The Star, 21 June 2013
JOHOR BARU: Poor visibility at the Senai International Airport here forced two flights to be diverted to Kuala Lumpur.
A Firefly aircraft from Subang Airport, which was scheduled to land in Senai at around 11.30am yesterday, was forced to return to Subang.
An AirAsia plane from Sibu, slated to land here at about 1.30pm, had to be redirected to the Low Cost Carrier Terminal in Sepang.
“We are not taking any risks as the visibility at the airport was about 400m at 11am, and could pose a risk to passengers,” a Senai Airport spokesman said.
He said there were no problems for flights taking off and landing at the airport before 11am as the visibility was about 3,000m.
However, most of the flights going out from, or coming into the Senai Airport, had to be retimed or delayed due to the haze.
Meanwhile, at Johor Port in Pasir Gudang, vessels were moving as usual despite the area recording one of the highest Air Pollutant Index (API) readings in the country.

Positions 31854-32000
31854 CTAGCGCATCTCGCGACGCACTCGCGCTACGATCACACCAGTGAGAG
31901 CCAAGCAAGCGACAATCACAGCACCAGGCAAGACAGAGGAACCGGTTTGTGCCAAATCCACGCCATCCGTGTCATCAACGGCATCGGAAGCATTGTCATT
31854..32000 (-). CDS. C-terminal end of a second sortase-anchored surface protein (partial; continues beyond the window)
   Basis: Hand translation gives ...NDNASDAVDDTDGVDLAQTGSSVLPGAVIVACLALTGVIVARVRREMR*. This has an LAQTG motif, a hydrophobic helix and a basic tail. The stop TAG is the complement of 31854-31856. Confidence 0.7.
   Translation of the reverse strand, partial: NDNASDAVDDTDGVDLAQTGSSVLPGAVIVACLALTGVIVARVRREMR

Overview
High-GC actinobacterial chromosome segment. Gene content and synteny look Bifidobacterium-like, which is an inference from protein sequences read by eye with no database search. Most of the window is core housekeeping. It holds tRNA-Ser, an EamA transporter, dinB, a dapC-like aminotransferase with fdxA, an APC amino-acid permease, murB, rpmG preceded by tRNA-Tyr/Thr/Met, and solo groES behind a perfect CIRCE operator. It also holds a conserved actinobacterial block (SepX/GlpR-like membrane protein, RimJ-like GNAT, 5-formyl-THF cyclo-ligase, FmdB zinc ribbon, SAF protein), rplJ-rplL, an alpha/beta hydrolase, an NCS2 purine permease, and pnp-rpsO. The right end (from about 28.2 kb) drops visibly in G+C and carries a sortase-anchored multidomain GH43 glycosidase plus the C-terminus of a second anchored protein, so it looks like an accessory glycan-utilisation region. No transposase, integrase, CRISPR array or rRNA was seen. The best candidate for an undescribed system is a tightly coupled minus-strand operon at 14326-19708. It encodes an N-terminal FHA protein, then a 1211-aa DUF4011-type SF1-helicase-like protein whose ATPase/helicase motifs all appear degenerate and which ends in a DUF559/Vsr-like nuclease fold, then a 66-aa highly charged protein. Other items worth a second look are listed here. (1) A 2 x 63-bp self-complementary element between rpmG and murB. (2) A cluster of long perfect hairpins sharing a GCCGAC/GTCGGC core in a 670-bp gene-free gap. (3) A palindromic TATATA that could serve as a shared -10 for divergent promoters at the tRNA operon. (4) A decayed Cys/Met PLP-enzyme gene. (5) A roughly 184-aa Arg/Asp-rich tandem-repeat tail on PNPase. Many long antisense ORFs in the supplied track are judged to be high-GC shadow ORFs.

Yesterday’s reading at the port was 333, which was deemed “hazardous”.
A port spokesman said the vessels did not face any problems as they were equipped with navigation systems which allowed them to operate effectively even if visibility was poor.
“However, we will monitor the situation to ensure smooth sailing for vessels entering and leaving our port area,” he added.
The spokesman also said the port’s Health and Safety Department had started distributing face masks to between 500 and 600 workers.
Muar marine police chief Asst Supt Nordin Osman said visibility in the Malacca Straits was still low and advised the captains of all vessels to be on the alert when plying the waterway.
“The weather can turn very hazy at night and we urge fishermen to be very careful if they go out to sea at night,” he added.
In Sepang, Malaysia Airports senior general manager (operation services) Datuk Azmi Murad said flight frequencies at the KL International Airport (KLIA) were unaffected so far.
“There have not been any disruption, but we are working with the airlines to monitor the situation,” he said.
“In the past, we have had some flight cancellations (because of haze), but they were all due to the situation at destination airports, and not at KLIA,” he said.
“It all depends on how bad the haze situation is, but so far it has not affected our operations.”
Azmi said KLIA handled an average 900 landings and take-offs daily.